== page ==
Inhuckleberry Finn show 2 examples where either Huck or Jim show love
In Mark Twain’s The Adventures of Huckleberry Finn, thestrong relationship between Huck and Jim who are brought together byfate, is evident by the show of love for each other. Huck and Jimembark on a journey of freedom where the former seeks liberation fromhis abusive father and conformity to societal values and the latterruns away from slavery (Johnson 4). Their bond which begins withfriendship survives the test of time with each character going to thegreatest lengths to protect each other.
Huck shows his love for Jim by sticking with him even after learningof the reward for turning him in. While he had started to feel lonelybefore the two met, Jim’s caring and fatherly nature plays acritical part in cementing their bond. Huck, therefore, embarks inensuring that Jim is not seen by anyone during the day. He positsthat “I made Jim lay down in the canoe and cover up with quilt,because if he set up, people could tell he was a nigger a good waysoff” (Twain, 207). This indicates his compassionate nature fora friend whom he just met despite. For Huck, Jim is like family andthus, he tries his best to protect him.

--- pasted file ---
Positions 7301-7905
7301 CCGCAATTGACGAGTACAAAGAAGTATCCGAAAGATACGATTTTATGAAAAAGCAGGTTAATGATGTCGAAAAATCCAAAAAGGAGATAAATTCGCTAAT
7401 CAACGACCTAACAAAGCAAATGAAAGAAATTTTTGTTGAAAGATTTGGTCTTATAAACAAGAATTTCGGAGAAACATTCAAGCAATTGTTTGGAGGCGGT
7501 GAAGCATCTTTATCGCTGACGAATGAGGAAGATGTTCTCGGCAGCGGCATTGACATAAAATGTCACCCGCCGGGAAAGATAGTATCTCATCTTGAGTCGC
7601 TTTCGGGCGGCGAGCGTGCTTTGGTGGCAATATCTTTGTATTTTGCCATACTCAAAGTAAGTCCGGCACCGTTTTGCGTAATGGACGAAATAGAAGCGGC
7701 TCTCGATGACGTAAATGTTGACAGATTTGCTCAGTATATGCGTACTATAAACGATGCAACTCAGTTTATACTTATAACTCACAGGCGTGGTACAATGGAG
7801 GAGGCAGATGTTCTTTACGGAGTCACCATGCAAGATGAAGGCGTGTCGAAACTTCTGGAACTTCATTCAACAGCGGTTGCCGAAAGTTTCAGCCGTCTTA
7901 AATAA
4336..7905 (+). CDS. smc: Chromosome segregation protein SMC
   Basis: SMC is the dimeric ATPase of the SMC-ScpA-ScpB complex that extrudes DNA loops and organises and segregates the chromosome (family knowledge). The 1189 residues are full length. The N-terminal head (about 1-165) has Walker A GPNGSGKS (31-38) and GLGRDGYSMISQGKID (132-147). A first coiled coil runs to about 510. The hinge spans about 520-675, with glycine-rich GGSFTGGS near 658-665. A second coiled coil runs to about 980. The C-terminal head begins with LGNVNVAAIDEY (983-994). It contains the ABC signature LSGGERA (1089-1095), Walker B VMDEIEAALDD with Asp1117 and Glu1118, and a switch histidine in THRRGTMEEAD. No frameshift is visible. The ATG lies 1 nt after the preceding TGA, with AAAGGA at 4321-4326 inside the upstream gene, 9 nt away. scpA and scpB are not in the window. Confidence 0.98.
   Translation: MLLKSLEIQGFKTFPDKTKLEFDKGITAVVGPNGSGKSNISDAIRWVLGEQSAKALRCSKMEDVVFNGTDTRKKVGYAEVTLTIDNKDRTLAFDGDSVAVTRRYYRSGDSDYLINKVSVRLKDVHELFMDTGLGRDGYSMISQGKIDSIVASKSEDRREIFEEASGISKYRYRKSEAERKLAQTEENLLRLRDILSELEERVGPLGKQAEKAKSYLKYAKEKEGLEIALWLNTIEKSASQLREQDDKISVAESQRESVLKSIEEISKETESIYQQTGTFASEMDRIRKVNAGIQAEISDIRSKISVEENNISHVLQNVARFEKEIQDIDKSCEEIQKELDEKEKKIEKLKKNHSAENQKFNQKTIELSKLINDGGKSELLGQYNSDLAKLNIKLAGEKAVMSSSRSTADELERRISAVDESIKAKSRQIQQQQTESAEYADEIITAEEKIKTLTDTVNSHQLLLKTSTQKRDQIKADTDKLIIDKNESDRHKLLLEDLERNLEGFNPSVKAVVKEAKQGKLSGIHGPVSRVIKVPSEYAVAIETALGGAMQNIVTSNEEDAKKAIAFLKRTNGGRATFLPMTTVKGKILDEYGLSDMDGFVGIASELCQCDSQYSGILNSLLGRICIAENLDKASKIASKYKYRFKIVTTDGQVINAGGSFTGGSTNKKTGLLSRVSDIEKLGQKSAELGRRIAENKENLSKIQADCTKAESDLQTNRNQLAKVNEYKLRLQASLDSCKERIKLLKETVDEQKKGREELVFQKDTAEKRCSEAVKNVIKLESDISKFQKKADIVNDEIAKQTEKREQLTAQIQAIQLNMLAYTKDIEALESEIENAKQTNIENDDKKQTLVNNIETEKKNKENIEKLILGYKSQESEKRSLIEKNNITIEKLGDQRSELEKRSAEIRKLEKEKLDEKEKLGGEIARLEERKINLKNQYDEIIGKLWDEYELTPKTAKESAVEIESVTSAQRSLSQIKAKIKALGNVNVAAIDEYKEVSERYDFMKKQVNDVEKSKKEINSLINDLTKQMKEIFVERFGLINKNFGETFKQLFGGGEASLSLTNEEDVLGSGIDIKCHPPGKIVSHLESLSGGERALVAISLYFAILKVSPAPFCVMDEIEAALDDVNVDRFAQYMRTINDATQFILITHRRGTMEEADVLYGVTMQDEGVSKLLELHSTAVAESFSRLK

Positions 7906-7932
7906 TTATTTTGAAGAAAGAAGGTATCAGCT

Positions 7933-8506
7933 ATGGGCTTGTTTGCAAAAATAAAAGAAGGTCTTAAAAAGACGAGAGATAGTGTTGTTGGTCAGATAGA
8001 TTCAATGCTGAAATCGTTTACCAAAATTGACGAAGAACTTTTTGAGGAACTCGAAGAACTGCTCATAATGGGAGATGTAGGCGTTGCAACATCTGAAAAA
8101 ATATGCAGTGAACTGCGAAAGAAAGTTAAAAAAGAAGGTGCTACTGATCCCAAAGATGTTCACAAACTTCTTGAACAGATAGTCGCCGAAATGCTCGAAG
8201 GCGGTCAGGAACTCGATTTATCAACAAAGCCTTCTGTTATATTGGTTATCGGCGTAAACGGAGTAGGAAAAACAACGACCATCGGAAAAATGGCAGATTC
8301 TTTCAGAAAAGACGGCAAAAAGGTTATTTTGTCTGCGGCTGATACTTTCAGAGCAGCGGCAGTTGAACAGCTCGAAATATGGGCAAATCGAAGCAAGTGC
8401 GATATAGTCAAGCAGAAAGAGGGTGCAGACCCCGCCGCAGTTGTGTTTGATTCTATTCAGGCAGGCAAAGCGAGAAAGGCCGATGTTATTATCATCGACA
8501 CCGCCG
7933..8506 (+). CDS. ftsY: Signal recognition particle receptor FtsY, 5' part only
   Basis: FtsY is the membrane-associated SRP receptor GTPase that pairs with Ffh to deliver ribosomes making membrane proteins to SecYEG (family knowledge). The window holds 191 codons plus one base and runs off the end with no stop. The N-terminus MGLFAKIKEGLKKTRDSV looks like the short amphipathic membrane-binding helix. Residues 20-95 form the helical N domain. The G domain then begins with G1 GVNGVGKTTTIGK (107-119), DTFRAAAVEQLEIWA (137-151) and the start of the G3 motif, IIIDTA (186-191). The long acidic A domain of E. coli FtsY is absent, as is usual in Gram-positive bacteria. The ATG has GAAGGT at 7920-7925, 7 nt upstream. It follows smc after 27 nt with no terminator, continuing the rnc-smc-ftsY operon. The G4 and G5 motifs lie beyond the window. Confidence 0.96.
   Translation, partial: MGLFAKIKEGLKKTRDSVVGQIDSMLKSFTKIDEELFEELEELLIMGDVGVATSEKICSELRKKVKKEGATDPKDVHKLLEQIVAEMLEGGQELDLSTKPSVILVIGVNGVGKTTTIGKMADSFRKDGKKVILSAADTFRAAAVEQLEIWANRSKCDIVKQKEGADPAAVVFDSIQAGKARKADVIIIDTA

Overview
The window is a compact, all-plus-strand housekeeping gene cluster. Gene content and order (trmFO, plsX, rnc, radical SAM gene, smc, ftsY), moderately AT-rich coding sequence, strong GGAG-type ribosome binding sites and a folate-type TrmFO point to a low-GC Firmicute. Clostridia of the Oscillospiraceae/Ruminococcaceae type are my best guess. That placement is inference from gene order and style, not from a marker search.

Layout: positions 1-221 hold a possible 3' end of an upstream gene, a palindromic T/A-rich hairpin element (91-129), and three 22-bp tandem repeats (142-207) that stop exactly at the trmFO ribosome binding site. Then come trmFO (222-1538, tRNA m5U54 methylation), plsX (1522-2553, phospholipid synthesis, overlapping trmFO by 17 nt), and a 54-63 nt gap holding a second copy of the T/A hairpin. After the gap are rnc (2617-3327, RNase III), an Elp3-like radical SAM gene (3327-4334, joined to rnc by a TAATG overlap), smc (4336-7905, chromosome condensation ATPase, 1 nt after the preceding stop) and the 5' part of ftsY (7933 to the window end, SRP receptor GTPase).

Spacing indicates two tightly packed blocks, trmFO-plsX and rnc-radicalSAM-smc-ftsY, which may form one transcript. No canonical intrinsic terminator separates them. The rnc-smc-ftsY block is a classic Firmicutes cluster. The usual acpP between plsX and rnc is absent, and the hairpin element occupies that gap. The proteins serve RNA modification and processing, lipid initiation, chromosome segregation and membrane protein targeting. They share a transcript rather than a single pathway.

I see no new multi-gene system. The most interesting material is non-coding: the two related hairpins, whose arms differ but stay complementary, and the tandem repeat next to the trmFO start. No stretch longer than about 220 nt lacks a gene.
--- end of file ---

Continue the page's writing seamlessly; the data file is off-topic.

Jim also shows compassion for the little Huck by taking him in andproviding the latter with the fatherly love. For example, when theyfind a house with a man inside, Jim takes up the leading role ininspecting the house. Not wanting Jim find the dead body he warms himbefore allowing him in. “Come in, Huck, but doan’ look at hisface—it’s too gashly” (Twain, 59). This clearly indicates hiscaring nature for Huck.
Whereas friendship may be compromised, the compassionate and caringnature portrayed by Jim and Huck last infinitely. Each of thesecharacters values loyalty and sticks with each other to the end.
Johnson, ClaudiaD. Understanding Adventures of Huckleberry Finn: A StudentCasebook to Issues, Sources, and Historical Documents. Westport,Conn: Greenwood Press, 1996. Print.
Twain,Mark. Adventures of Huckleberry Finn. New York: DoverPublications, 1994. Print.